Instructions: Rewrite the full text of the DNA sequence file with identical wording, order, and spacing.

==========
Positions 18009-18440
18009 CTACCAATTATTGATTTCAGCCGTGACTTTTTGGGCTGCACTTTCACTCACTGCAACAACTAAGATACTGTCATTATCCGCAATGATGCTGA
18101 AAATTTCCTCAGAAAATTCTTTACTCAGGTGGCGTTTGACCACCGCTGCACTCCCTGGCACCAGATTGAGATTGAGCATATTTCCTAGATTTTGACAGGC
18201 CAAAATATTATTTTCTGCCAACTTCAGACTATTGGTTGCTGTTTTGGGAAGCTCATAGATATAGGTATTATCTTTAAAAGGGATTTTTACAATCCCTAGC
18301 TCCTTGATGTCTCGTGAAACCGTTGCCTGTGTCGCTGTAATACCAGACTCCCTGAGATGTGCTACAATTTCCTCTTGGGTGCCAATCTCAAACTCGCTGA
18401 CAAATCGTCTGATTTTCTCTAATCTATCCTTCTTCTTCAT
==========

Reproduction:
Positions 18009-18440
18009 CTACCAATTATTGATTTCAGCCGTGACTTTTTGGGCTGCACTTTCACTCACTGCAACAACTAAGATACTGTCATTATCCGCAATGATGCTGA
18101 AAATTTCCTCAGAAAATTCTTTACTCAGGTGGCGTTTGACCACCGCTGCACTCCCTGGCACCAGATTGAGATTGAGCATATTTCCTAGATTTTGACAGGC
18201 CAAAATATTATTTTCTGCCAACTTCAGACTATTGGTTGCTGTTTTGGGAAGCTCATAGATATAGGTATTATCTTTAAAAGGGATTTTTACAATCCCTAGC
18301 TCCTTGATGTCTCGTGAAACCGTTGCCTGTGTCGCTGTAATACCAGACTCCCTGAGATGTGCTACAATTTCCTCTTGGGTGCCAATCTCAAACTCGCTGA
18401 CAAATCGTCTGATTTTCTCTAATCTATCCTTCTTCTTCAT